‘Super 8’ lacks originality, suspense

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By Jasmine Maharisi, Editor-in-Chief

“Super 8,” the new sci-fi thriller directed by J.J. Abrams, has a lot going for it. It’s set in the ‘70s, a decade ripe for funky styles and awesome music. The plot features a conspiracy involving the U.S. Air Force and a whistle-blowing scientist. And Elle Fanning, Dakota’s darling younger sister, stars as a moody teenager who’s victim to circumstances beyond her control.

It follows the formula too: lots of explosions, eardrum-bursting sounds, a love story, a teenager grieving, a group of friends à la “Stand by Me” and a cop who’s left to save an entire town (and possibly the world) from extinction.  

Unfortunately, it lacks originality. Big time.

It goes like this: a group of teens (Joel Courtney, Ryan Lee, Zach Mills, Riley Griffiths, Gabriel Basso, Elle Fanning) kick-off the summer of ‘79 by working on their movie, a detective/horror/zombie flick shot on 8mm film. While “on location” at an abandoned building near the town’s train tracks, the crew witnesses a train derailment and as the confused and terrified group runs for cover, the film continues reeling, capturing the magnificent disaster in its entirety.

As it turns out, the train was carrying some heavy-duty, top-secret cargo, and the leak was large enough to cause the U.S. Air Force to promptly secure the area in an effort to clean up the mess. Meanwhile, a chain of extraterrestrial events wreak havoc on the town, causing inexplicable disappearances (including a mass exodus of family dogs, later found in nearby counties) that leave everyone on edge.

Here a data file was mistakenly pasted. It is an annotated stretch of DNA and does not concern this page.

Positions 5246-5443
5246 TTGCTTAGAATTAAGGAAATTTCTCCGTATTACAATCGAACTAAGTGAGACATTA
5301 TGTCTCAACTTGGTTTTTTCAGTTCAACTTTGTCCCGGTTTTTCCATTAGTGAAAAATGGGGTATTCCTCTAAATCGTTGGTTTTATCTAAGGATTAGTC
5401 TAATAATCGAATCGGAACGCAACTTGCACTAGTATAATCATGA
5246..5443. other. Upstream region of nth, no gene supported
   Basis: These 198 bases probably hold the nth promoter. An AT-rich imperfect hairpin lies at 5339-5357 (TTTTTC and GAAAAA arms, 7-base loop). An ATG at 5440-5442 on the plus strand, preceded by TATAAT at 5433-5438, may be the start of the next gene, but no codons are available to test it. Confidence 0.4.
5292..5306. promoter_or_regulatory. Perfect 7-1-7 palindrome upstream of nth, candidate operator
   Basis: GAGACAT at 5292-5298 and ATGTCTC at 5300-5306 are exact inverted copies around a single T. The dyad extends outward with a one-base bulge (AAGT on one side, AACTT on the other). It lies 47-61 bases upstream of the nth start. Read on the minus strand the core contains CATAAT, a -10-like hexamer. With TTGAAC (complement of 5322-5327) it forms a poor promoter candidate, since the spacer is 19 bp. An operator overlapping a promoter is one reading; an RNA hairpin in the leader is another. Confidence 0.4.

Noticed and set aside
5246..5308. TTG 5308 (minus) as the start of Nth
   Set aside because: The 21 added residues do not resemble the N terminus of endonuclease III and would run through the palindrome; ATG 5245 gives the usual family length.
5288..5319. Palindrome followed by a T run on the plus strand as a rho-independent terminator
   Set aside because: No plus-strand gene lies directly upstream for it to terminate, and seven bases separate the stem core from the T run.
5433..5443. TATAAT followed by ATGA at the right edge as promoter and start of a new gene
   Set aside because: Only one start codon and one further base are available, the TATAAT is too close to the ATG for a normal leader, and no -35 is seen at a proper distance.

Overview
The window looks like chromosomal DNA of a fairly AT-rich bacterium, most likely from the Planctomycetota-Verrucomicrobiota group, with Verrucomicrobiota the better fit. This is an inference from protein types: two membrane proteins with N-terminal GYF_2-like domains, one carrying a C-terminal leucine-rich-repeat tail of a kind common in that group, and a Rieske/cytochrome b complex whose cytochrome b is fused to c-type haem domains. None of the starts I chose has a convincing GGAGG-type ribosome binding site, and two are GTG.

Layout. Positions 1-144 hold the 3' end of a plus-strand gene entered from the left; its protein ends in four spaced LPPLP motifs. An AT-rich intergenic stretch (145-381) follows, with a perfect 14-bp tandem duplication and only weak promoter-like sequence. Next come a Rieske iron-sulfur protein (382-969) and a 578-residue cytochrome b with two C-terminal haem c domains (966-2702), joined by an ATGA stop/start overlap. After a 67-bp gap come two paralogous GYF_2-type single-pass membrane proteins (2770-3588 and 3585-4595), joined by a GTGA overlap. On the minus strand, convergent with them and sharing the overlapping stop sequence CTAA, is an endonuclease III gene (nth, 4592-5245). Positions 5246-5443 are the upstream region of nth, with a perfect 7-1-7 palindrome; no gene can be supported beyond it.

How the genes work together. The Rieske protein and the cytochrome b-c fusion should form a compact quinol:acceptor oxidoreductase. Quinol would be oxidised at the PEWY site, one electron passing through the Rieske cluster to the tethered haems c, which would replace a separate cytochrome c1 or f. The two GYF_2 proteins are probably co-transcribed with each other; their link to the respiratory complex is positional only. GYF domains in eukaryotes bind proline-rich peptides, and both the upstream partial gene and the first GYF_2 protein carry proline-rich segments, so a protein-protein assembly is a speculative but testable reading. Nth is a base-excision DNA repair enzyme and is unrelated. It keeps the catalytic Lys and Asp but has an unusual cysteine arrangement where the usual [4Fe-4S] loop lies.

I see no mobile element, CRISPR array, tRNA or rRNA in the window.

That’s about the gist of it.

While some critics have praised the movie, saying it’s made of the same Spielberg substance that made 80s movies so incredible (E.T., Goonies), I was less than impressed. The main reason Spielberg’s films worked three decades ago was because they were fresh and new, with plot lines and characters portrayed in ways we’d never seen before. I’m sorry, but a persecuted alien telepathically communicating with a group of teens isn’t new in 2011. In fact, there isn’t much new anymore except the art of storytelling, a concept Hollywood just can’t seem to grasp.

Don’t get me wrong; Abrams’ movie isn’t a complete waste of time. Its excessive action (just the train’s derailment, subsequent explosions and teens fleeing and screaming takes more than five minutes of the film) makes good, all-American entertainment. And the $50 million in production costs will not go unnoticed, especially considering how many vehicles were smashed and tossed about like toys across the screen.

Let’s not forget the acting either. The last time I saw Elle Fanning, she was playing Stephen Dorff’s lively 11-year-old daughter in Sofia Coppola’s fable “Somewhere.” In “Super 8,” Fanning is the daughter of the town bad boy, whose drinking problem is responsible for – as we find out later – the irrepairable fate of others. Like Dakota, Elle’s subtly becomes her, making her a graceful, yet believable character.

Another talent viewers would be wise to watch out for is the awkward Cary, played by 14-year-old Ryan Lee (“Trick or Treat,” “Shorts”). While he doesn’t have nearly as many lines as he should, the potty-mouth youngster – and probably the reason for the PG-13 rating – got more than a few hearty chuckles from the theater audience.

Although “Super 8” struck me as unbelievable and sensationalized, it apparently has its audience. The movie raked in more than $37 million on its opening weekend. But if you prefer a solid film with some serious substance, I give you this advice: wait until it’s available on Netflix.

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